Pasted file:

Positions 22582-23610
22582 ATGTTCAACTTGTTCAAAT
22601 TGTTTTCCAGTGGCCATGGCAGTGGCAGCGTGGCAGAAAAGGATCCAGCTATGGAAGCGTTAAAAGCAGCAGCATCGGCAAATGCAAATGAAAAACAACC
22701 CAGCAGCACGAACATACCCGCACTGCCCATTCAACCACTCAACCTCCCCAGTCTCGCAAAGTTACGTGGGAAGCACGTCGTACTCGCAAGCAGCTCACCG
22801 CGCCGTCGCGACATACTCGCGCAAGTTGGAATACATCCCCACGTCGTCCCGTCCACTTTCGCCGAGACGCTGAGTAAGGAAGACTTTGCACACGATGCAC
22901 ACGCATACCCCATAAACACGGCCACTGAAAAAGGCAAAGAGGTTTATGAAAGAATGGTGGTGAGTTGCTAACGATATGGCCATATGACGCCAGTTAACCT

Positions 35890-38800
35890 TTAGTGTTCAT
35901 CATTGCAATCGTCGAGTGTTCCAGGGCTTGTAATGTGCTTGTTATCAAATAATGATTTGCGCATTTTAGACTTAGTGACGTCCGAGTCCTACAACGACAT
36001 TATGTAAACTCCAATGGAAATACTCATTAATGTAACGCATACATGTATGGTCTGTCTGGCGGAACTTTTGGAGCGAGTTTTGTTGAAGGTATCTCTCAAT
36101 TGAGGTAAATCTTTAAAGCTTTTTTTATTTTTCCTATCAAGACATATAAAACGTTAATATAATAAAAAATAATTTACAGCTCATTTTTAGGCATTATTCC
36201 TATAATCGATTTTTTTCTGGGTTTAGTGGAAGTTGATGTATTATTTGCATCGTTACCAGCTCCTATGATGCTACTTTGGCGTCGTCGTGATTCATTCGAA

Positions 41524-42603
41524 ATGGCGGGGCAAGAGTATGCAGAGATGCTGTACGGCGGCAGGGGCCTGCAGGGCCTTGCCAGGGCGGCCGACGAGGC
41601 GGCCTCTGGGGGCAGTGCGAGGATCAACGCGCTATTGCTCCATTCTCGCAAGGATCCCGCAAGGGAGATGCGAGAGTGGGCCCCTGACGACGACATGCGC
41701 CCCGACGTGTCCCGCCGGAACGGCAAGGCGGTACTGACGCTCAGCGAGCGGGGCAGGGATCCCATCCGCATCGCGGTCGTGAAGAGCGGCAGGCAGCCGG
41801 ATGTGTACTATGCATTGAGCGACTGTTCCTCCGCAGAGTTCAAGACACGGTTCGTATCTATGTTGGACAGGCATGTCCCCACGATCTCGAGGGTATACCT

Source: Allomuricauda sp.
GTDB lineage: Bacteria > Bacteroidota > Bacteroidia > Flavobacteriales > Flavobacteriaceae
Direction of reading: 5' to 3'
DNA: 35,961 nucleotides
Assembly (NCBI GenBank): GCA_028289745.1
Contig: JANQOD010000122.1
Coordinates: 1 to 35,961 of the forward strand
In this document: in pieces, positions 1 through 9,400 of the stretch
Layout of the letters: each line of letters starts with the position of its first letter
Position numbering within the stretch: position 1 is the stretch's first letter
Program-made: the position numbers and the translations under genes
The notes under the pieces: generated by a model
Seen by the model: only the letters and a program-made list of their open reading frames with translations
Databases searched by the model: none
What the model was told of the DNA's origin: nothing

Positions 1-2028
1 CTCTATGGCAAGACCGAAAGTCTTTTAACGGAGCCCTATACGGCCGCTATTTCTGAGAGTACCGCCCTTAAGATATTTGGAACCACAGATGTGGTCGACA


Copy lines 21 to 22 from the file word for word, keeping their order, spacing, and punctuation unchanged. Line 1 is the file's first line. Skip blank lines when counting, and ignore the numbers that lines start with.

DNA: 35,961 nucleotides
Assembly (NCBI GenBank): GCA_028289745.1